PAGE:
iPhone OS 3.0 Beta Bricking Pirated iPhones

Posted by:
Date: Monday, March 30th, 2009, 10:56
Category: Hack, iPhone

3giphone.jpg
This was sort of to be expected, but it’s interesting.
According to the Los Angeles Times, users installing a pirated version of Apple’s upcoming iPhone OS 3.0 firmware are finding their iPhone handsets effectively bricked, wherein the handset loads to the activation screen.
At this point, they’re in trouble.
Per the story, the version of iPhone OS 3.0 floating around the Web checks with the mother ship to make sure that the user has an active and paid up Apple Developer Connection account.
Once in place, there’s no way to roll back to version 2 of the software.
As mentioned on the Apple Core, a few YouTube videos have sprung up purporting to offer solutions. The first suggests that you can simply disconnect from the Internet when interfacing with iTunes to bypass the authentication process. The second video involves data files and appears far more involved.
Fortunately, users can get their iPhone swapped out under warranty at the Apple Store, or pony up the US$100 for an ADC account in order to resolve the issue.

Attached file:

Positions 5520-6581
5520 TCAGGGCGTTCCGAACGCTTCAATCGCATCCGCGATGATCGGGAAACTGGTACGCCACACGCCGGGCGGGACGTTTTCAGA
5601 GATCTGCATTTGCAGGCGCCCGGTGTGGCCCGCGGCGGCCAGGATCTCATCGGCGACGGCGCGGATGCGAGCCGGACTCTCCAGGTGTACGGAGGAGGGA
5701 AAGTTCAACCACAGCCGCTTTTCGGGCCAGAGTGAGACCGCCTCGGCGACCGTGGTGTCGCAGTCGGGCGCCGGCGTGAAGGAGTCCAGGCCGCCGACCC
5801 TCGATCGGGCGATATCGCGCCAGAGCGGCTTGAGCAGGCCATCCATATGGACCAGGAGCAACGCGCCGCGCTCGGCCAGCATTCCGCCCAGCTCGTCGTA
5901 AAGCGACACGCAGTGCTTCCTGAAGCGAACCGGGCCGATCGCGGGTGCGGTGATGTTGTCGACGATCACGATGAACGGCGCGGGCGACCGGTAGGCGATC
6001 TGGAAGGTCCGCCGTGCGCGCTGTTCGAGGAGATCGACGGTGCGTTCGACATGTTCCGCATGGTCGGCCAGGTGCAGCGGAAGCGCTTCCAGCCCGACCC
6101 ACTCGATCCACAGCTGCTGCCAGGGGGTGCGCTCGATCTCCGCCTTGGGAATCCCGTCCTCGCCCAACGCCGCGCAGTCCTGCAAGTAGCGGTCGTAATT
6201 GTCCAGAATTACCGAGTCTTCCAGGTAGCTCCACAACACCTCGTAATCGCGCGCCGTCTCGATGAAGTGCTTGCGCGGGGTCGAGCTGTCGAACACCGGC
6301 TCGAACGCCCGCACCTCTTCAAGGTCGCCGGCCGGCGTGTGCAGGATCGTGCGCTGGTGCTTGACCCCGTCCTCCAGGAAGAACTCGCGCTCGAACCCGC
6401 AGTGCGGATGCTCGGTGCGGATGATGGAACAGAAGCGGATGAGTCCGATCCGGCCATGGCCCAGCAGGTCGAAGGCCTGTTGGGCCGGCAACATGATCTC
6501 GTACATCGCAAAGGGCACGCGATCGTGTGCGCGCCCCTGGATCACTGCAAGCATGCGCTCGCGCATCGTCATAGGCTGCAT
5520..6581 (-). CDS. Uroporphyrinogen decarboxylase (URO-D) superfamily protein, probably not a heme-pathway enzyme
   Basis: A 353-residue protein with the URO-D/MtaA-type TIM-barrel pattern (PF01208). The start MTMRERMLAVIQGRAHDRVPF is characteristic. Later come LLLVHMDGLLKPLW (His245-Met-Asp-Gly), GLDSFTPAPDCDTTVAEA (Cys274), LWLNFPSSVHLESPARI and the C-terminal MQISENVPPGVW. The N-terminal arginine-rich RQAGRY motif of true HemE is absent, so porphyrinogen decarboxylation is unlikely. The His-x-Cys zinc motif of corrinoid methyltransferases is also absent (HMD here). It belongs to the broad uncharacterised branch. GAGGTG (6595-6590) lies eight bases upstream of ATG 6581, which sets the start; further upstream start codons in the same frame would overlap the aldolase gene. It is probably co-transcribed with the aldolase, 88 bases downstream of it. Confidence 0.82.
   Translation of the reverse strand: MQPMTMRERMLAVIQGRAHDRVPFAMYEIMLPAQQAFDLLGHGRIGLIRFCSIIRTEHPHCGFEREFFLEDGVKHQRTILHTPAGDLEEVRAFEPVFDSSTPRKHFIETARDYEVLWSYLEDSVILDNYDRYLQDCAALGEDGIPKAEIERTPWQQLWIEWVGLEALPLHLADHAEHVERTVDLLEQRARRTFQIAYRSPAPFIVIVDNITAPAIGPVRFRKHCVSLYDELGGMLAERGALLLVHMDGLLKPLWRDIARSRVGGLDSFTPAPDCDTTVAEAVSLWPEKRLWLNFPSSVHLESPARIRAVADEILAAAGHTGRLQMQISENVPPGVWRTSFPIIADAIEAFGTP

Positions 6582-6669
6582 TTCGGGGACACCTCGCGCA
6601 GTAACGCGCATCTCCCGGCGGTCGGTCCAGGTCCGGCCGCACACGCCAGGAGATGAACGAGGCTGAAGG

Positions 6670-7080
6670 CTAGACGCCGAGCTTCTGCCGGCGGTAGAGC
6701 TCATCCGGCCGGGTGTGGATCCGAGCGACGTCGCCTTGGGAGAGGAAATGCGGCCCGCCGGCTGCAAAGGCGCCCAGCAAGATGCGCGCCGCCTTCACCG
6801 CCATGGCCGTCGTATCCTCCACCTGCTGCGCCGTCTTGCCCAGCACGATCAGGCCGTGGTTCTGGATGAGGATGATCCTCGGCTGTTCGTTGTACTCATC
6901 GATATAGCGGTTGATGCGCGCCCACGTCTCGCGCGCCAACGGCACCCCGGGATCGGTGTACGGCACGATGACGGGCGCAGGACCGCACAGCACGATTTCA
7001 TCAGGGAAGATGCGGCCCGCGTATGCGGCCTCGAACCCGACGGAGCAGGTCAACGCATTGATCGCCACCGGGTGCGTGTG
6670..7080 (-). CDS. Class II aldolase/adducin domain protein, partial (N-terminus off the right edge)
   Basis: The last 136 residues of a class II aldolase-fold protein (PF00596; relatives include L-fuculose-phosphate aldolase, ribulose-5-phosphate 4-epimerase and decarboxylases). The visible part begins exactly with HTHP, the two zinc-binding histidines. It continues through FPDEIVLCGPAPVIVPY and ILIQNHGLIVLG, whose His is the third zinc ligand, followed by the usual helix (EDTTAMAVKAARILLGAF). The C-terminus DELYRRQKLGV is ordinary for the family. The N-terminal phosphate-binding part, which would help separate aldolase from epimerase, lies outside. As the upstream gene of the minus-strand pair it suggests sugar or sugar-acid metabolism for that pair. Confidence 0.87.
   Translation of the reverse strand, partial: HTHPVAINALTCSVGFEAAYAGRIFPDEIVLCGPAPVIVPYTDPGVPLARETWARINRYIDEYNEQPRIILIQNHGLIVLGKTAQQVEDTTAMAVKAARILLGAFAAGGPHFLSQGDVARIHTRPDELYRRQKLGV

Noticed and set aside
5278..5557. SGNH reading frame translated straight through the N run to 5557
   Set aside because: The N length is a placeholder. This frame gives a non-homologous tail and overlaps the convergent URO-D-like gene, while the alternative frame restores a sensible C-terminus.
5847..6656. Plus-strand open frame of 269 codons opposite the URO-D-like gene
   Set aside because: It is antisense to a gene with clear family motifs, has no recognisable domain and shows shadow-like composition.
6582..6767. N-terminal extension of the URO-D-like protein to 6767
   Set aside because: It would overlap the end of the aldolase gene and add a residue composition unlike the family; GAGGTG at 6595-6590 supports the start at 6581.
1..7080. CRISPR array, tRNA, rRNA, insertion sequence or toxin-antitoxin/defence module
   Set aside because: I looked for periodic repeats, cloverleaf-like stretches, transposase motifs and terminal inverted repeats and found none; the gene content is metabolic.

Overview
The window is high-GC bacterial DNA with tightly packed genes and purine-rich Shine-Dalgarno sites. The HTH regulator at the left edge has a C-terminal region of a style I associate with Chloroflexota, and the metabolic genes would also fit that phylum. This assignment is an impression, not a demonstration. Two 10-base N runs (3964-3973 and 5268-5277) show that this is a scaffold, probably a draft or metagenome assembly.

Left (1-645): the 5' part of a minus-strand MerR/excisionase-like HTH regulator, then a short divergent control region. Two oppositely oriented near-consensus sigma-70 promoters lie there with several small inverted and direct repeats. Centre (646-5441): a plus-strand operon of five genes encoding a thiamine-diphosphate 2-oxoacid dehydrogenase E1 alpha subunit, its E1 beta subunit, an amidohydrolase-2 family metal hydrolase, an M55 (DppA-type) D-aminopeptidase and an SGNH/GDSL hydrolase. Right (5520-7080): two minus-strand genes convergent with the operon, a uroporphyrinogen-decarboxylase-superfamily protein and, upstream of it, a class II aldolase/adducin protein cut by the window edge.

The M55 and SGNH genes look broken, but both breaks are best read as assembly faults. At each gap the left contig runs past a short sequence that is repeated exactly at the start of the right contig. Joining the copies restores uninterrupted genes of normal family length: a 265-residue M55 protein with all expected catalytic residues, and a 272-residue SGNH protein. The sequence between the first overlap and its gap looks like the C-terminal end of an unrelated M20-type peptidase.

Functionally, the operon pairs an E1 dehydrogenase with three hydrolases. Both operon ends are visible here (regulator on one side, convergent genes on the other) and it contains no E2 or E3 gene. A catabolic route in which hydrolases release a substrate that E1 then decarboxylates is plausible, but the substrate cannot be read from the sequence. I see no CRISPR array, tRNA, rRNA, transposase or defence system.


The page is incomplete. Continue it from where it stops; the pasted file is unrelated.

If you’ve seen this issue on your end, please let us know in the comments or forums.


3giphone.jpg
This was sort of to be expected, but it’s interesting.
According to the Los Angeles Times, users installing a pirated version of Apple’s upcoming iPhone OS 3.0 firmware are finding their iPhone handsets effectively bricked, wherein the handset loads to the activation screen.
At this point, they’re in trouble.
Per the story, the version of iPhone OS 3.0 floating around the Web checks with the mother ship to make sure that the user has an active and paid up Apple Developer Connection account.
Once in place, there’s no way to roll back to version 2 of the software.
As mentioned on the Apple Core, a few YouTube videos have sprung up purporting to offer solutions. The first suggests that you can simply disconnect from the Internet when interfacing with iTunes to bypass the authentication process. The second video involves data files and appears far more involved.
Fortunately, users can get their iPhone swapped out under warranty at the Apple Store, or pony up the US$100 for an ADC account in order to resolve the issue.
If you’ve seen this issue on your end, please let us know in the comments or forums.

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